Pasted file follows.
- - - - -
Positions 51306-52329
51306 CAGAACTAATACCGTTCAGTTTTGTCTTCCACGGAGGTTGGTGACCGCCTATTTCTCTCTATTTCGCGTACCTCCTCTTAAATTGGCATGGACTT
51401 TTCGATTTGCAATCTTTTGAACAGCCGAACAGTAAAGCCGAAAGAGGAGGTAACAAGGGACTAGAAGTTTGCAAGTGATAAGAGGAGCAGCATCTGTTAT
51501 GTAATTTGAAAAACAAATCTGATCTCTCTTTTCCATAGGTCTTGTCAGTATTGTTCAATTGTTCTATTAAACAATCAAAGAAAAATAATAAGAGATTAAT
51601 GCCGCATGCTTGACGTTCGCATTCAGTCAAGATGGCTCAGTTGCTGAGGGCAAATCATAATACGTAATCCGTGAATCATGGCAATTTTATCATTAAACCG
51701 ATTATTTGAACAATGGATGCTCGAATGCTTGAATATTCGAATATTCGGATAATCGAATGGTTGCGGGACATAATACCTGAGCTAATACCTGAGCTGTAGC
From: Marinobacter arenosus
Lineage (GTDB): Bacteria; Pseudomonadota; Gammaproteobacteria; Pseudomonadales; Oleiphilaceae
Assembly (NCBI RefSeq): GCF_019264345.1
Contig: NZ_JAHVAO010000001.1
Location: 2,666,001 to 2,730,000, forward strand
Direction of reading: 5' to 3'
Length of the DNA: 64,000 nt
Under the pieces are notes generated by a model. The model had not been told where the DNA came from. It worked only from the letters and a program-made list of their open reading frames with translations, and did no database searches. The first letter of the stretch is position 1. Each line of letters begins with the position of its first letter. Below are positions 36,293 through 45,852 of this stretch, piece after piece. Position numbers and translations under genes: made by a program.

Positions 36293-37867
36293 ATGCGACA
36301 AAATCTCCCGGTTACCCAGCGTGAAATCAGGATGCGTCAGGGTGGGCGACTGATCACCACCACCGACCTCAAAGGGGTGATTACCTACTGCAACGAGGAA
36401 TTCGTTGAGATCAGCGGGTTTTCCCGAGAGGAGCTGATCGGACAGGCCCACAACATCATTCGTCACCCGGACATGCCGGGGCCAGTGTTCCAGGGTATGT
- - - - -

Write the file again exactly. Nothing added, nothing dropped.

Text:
Positions 51306-52329
51306 CAGAACTAATACCGTTCAGTTTTGTCTTCCACGGAGGTTGGTGACCGCCTATTTCTCTCTATTTCGCGTACCTCCTCTTAAATTGGCATGGACTT
51401 TTCGATTTGCAATCTTTTGAACAGCCGAACAGTAAAGCCGAAAGAGGAGGTAACAAGGGACTAGAAGTTTGCAAGTGATAAGAGGAGCAGCATCTGTTAT
51501 GTAATTTGAAAAACAAATCTGATCTCTCTTTTCCATAGGTCTTGTCAGTATTGTTCAATTGTTCTATTAAACAATCAAAGAAAAATAATAAGAGATTAAT
51601 GCCGCATGCTTGACGTTCGCATTCAGTCAAGATGGCTCAGTTGCTGAGGGCAAATCATAATACGTAATCCGTGAATCATGGCAATTTTATCATTAAACCG
51701 ATTATTTGAACAATGGATGCTCGAATGCTTGAATATTCGAATATTCGGATAATCGAATGGTTGCGGGACATAATACCTGAGCTAATACCTGAGCTGTAGC
From: Marinobacter arenosus
Lineage (GTDB): Bacteria; Pseudomonadota; Gammaproteobacteria; Pseudomonadales; Oleiphilaceae
Assembly (NCBI RefSeq): GCF_019264345.1
Contig: NZ_JAHVAO010000001.1
Location: 2,666,001 to 2,730,000, forward strand
Direction of reading: 5' to 3'
Length of the DNA: 64,000 nt
Under the pieces are notes generated by a model. The model had not been told where the DNA came from. It worked only from the letters and a program-made list of their open reading frames with translations, and did no database searches. The first letter of the stretch is position 1. Each line of letters begins with the position of its first letter. Below are positions 36,293 through 45,852 of this stretch, piece after piece. Position numbers and translations under genes: made by a program.

Positions 36293-37867
36293 ATGCGACA
36301 AAATCTCCCGGTTACCCAGCGTGAAATCAGGATGCGTCAGGGTGGGCGACTGATCACCACCACCGACCTCAAAGGGGTGATTACCTACTGCAACGAGGAA
36401 TTCGTTGAGATCAGCGGGTTTTCCCGAGAGGAGCTGATCGGACAGGCCCACAACATCATTCGTCACCCGGACATGCCGGGGCCAGTGTTCCAGGGTATGT